Charles to open new NHS Nightingale Hospital
The Prince of Wales will appear via video-link from Scotland to officially launch the new London medical facility.
The Prince of Wales is to officially open London’s new NHS Nightingale Hospital which will treat intensive care Covid-19 patients, Clarence House has said.
Charles, who earlier this week completed self-isolation following his Covid-19 diagnosis, will launch the 4,000-bed temporary facility at the ExCel convention centre in east London on Friday, via video-link.
From his Scottish home of Birkhall, the prince is expected to say a few words in tribute to all those who have worked to create the new medical facility, and to people across the UK who continue to deliver frontline care to those affected by the coronavirus crisis.
Attending the ceremony in person will be Health Secretary Matt Hancock, who recently came out of isolation after recovering from the virus, Professor Charles Knight, chief executive of NHS Nightingale, and representatives from the Ministry of Defence, contractors and volunteers.
Ruth May, chief nursing officer for England, will host the event with Mr Hancock and Prof Knight due to give brief remarks.
Natalie Grey, head of nursing at NHS Nightingale, will then unveil a plaque on behalf of Charles to mark the hospital’s official opening.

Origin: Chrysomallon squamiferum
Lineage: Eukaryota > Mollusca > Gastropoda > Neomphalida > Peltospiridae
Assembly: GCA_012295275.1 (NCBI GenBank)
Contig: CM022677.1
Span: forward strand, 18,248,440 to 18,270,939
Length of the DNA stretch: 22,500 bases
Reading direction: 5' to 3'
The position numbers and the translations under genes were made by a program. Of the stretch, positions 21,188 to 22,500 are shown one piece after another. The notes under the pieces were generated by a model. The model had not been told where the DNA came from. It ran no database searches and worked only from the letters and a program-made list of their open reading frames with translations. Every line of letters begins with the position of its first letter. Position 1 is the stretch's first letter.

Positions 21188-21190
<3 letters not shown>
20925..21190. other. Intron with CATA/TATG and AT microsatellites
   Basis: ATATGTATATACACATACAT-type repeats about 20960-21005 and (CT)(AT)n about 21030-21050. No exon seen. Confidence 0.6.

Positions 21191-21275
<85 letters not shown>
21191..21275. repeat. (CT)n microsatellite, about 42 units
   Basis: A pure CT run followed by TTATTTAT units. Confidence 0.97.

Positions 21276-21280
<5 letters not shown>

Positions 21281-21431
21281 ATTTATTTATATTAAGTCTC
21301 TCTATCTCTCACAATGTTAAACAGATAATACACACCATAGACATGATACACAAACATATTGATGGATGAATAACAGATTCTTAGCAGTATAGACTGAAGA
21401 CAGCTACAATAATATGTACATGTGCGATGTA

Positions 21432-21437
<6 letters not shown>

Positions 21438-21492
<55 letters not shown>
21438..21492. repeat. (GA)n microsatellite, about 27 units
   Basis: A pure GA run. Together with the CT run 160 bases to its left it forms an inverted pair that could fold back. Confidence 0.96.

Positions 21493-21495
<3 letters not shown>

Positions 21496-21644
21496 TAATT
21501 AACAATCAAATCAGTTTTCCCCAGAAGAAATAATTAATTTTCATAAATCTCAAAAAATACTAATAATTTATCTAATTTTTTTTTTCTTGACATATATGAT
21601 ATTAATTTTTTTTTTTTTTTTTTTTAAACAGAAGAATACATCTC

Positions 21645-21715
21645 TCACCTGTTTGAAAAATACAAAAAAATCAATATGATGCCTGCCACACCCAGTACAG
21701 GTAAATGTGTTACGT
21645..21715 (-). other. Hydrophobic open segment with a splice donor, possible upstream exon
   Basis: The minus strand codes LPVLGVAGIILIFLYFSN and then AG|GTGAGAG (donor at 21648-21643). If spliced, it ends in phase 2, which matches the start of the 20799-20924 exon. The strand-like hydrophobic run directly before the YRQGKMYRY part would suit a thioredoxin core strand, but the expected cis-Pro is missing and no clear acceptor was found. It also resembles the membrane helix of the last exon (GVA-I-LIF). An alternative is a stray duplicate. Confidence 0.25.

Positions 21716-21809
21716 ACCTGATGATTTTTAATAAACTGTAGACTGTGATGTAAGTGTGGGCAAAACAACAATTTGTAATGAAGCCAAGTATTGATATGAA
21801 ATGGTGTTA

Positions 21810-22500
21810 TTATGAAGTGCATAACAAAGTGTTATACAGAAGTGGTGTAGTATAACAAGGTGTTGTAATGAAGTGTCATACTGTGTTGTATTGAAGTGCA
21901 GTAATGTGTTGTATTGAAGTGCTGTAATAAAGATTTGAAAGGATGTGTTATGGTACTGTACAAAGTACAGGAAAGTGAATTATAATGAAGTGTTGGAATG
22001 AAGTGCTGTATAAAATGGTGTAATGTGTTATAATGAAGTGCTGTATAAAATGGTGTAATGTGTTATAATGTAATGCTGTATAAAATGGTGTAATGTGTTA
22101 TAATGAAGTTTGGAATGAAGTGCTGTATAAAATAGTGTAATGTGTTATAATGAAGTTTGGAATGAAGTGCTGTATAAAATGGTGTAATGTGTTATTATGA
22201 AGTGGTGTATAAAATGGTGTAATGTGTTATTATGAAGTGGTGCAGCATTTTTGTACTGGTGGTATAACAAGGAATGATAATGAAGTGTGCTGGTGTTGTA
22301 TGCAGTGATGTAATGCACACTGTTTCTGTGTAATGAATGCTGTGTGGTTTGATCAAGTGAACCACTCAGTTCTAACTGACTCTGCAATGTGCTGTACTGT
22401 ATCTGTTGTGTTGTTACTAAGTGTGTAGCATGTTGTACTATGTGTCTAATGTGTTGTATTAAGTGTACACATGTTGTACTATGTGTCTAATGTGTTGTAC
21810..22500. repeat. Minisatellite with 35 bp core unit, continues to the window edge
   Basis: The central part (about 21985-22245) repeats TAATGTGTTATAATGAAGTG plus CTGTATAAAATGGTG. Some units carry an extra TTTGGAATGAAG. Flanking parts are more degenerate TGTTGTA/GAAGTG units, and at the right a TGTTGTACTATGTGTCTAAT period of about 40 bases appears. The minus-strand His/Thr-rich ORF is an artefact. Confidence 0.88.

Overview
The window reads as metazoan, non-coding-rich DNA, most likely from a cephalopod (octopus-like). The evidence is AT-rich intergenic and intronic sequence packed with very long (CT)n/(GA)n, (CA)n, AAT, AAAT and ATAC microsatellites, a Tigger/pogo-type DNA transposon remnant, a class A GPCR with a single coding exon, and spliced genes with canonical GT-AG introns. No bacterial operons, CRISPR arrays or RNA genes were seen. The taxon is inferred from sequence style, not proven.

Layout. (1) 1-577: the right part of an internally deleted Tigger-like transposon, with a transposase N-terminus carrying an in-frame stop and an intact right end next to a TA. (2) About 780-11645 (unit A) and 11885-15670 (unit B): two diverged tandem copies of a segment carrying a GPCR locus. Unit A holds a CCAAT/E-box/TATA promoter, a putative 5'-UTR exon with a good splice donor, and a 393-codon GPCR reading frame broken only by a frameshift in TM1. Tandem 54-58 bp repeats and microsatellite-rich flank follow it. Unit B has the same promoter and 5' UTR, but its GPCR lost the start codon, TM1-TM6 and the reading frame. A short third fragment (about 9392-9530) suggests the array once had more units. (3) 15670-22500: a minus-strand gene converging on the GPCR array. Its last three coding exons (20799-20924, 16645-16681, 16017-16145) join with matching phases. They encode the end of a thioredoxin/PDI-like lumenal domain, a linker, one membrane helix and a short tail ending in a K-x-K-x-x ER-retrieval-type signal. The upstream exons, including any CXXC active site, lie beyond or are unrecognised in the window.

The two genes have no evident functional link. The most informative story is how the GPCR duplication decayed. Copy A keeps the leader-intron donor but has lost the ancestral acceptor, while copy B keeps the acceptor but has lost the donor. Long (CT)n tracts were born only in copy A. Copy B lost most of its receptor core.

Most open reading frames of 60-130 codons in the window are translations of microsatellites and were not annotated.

The Nightingale, named after nursing pioneer Florence Nightingale, will need an army of up to 16,000 staff in clinical and ancillary roles to keep it running.
Split into more than 80 wards containing 42 beds each, the facility will be used to treat Covid-19 patients who have been transferred from other intensive care units across London.
It was set up by NHS contractors, with the assistance of around 200 military personnel, in a matter of weeks.
But health officials fear communications and a lack of clinically trained staff will present some of the biggest challenges for the new facility.
Leaked documents seen by the Health Service Journal reveal communication is envisaged to be a problem due to the building’s poor acoustics and because all staff will be working in an unfamiliar setting in a team of people they have never met before.
The papers also warned that non-specialist nurses may be asked to perform “unfamiliar” tasks, such as dealing with complications arising from intubation, normally only done by intensive care nurses.
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